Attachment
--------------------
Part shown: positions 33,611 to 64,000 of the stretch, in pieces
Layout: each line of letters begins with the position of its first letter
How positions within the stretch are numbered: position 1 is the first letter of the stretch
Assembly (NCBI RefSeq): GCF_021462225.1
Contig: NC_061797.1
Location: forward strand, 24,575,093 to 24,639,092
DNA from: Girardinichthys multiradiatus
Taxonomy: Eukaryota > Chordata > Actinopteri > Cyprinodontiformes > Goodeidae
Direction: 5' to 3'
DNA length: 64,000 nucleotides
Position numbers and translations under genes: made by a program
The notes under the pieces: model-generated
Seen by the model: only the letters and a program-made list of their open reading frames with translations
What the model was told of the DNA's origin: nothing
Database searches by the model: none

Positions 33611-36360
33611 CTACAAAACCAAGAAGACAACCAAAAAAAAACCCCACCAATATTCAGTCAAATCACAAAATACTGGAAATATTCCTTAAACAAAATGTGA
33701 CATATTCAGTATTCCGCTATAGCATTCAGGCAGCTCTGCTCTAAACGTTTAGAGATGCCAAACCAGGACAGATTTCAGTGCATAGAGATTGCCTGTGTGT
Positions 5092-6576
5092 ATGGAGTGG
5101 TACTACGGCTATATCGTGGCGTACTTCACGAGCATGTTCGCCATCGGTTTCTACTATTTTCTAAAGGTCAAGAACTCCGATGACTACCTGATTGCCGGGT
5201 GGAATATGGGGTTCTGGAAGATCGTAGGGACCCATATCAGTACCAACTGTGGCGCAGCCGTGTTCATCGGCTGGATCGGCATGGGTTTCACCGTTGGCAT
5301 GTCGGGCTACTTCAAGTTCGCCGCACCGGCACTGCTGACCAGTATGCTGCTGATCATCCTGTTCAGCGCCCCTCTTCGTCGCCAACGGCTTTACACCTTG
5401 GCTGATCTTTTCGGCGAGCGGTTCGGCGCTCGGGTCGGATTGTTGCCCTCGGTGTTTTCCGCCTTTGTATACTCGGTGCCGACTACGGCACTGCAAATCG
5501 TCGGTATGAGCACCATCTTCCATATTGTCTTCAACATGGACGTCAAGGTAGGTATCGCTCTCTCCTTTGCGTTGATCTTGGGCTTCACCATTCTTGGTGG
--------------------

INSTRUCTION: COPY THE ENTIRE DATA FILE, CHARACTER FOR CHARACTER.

Part shown: positions 33,611 to 64,000 of the stretch, in pieces
Layout: each line of letters begins with the position of its first letter
How positions within the stretch are numbered: position 1 is the first letter of the stretch
Assembly (NCBI RefSeq): GCF_021462225.1
Contig: NC_061797.1
Location: forward strand, 24,575,093 to 24,639,092
DNA from: Girardinichthys multiradiatus
Taxonomy: Eukaryota > Chordata > Actinopteri > Cyprinodontiformes > Goodeidae
Direction: 5' to 3'
DNA length: 64,000 nucleotides
Position numbers and translations under genes: made by a program
The notes under the pieces: model-generated
Seen by the model: only the letters and a program-made list of their open reading frames with translations
What the model was told of the DNA's origin: nothing
Database searches by the model: none

Positions 33611-36360
33611 CTACAAAACCAAGAAGACAACCAAAAAAAAACCCCACCAATATTCAGTCAAATCACAAAATACTGGAAATATTCCTTAAACAAAATGTGA
33701 CATATTCAGTATTCCGCTATAGCATTCAGGCAGCTCTGCTCTAAACGTTTAGAGATGCCAAACCAGGACAGATTTCAGTGCATAGAGATTGCCTGTGTGT
Positions 5092-6576
5092 ATGGAGTGG
5101 TACTACGGCTATATCGTGGCGTACTTCACGAGCATGTTCGCCATCGGTTTCTACTATTTTCTAAAGGTCAAGAACTCCGATGACTACCTGATTGCCGGGT
5201 GGAATATGGGGTTCTGGAAGATCGTAGGGACCCATATCAGTACCAACTGTGGCGCAGCCGTGTTCATCGGCTGGATCGGCATGGGTTTCACCGTTGGCAT
5301 GTCGGGCTACTTCAAGTTCGCCGCACCGGCACTGCTGACCAGTATGCTGCTGATCATCCTGTTCAGCGCCCCTCTTCGTCGCCAACGGCTTTACACCTTG
5401 GCTGATCTTTTCGGCGAGCGGTTCGGCGCTCGGGTCGGATTGTTGCCCTCGGTGTTTTCCGCCTTTGTATACTCGGTGCCGACTACGGCACTGCAAATCG
5501 TCGGTATGAGCACCATCTTCCATATTGTCTTCAACATGGACGTCAAGGTAGGTATCGCTCTCTCCTTTGCGTTGATCTTGGGCTTCACCATTCTTGGTGG